JC: I had two roles in Indonesia. The first was assisting the law firm on anything that a typical associate or summer student would do there. I conducted due diligence, document review, and legal research. The experience was very similar to working at a big law firm in Canada. I also worked with the Indonesia-Canada Chamber of Commerce and the various member corporations like Manulife, Sun Life, Talisman, and others to lobby for economic reform through policy research.
BL: The position involved mostly legal research and writing. For the first two months, I worked on a major research project for the Advocacy Committee. PBLO advocates for patients on a larger scale to address systemic issues in addition to day-to-day work with clients. I looked into the significant funding and coordination gap for technology-dependent, medically fragile patients when they turn 18.
JC: Just being in a foreign country was fun and having the opportunity to learn a foreign language, meet interesting people, and study a unique area of the law was great. In a developing country like Indonesia, it seems like there’s more opportunity to operate at a level above that which your experience would get you in Canada. I was meeting with CEOs of multi-million dollar companies. I felt like that was something you wouldn’t get in the Western world.
BL: The highlight was presenting my research from the Sick Kids project to the PBLO lawyers who worked at the different children’s hospitals in Ontario and a major law firm who had met to discuss whether they should prepare a Constitutional challenge on this issue. It was a neat experience to be the “expert” in the room about something. The last two months were spent doing work for the lawyer at Holland Bloorview, where I attended intake meetings, conducted research, and drafted legal memos and advocacy documents.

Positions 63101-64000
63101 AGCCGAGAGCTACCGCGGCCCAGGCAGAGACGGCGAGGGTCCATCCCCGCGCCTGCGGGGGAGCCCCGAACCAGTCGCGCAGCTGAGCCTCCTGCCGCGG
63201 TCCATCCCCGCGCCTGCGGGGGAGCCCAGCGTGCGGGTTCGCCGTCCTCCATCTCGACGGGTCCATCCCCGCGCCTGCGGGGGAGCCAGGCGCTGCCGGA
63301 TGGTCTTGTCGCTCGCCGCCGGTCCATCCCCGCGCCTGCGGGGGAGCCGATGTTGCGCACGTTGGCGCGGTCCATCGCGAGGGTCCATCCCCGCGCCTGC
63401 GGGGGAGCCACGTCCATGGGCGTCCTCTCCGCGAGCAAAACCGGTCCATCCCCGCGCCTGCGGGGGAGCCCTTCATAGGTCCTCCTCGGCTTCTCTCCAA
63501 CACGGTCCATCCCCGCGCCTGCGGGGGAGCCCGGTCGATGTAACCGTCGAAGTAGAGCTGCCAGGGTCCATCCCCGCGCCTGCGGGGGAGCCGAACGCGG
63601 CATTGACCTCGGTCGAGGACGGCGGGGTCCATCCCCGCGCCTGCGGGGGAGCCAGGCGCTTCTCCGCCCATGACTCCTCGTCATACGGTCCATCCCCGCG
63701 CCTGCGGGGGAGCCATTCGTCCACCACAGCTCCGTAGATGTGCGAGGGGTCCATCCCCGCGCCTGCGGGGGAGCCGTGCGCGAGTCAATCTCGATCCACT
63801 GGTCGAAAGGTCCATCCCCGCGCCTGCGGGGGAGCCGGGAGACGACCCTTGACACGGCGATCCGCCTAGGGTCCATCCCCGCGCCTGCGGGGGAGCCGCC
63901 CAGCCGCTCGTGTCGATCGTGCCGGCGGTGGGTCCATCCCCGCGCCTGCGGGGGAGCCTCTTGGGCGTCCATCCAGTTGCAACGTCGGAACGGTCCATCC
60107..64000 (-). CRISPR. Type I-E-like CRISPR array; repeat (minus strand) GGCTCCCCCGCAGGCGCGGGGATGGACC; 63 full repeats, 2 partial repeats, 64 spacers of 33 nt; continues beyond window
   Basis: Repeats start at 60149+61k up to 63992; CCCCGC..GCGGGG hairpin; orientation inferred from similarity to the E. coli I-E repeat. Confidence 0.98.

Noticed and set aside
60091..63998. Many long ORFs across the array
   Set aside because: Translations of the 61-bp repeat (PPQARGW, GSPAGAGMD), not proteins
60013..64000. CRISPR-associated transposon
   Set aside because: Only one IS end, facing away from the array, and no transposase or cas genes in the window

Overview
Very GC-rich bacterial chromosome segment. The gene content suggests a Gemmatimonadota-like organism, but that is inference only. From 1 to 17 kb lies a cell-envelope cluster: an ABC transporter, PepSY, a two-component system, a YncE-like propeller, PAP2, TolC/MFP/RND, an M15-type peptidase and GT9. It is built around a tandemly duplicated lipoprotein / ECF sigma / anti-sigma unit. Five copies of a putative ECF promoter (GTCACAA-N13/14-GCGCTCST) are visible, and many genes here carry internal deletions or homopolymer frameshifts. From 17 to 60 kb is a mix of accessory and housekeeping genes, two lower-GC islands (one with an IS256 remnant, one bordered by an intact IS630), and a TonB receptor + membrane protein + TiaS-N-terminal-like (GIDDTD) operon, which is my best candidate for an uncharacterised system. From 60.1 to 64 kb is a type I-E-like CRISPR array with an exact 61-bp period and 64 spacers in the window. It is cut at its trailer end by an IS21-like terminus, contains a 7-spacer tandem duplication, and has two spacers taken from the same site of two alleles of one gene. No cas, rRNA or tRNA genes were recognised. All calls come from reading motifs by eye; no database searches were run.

JC: It was great to have had an opportunity to actually work in the area of law I hoped to practice. It showed me that a position in corporate law was what I wanted and that I should target my 2L job search in that area. The experience of speaking with accomplished lawyers also gave me ideas on what questions I should ask, how I should respond to certain questions, and generally how to carry myself when speaking with them. This is invaluable, especially if you plan to do the OCI process and only have 17 minutes to prove yourself.
JC: I would say that you can never reach out to too many people. The legal community, even globally, is very small and Queen’s lawyers especially are always happy to share their experiences and in many cases put you in touch with their friends at some of the firms you may wish to apply to. It is always better to get a head start to learn how to carry yourself in a professional manner in informational interviews.
BL: Use your network and make opportunities for yourself! Looking for a job is rarely an easy thing to do and it can be a time-consuming process, so be proactive and persistent.
Julia Zisser (2L) is co-Features editor for Juris-Diction.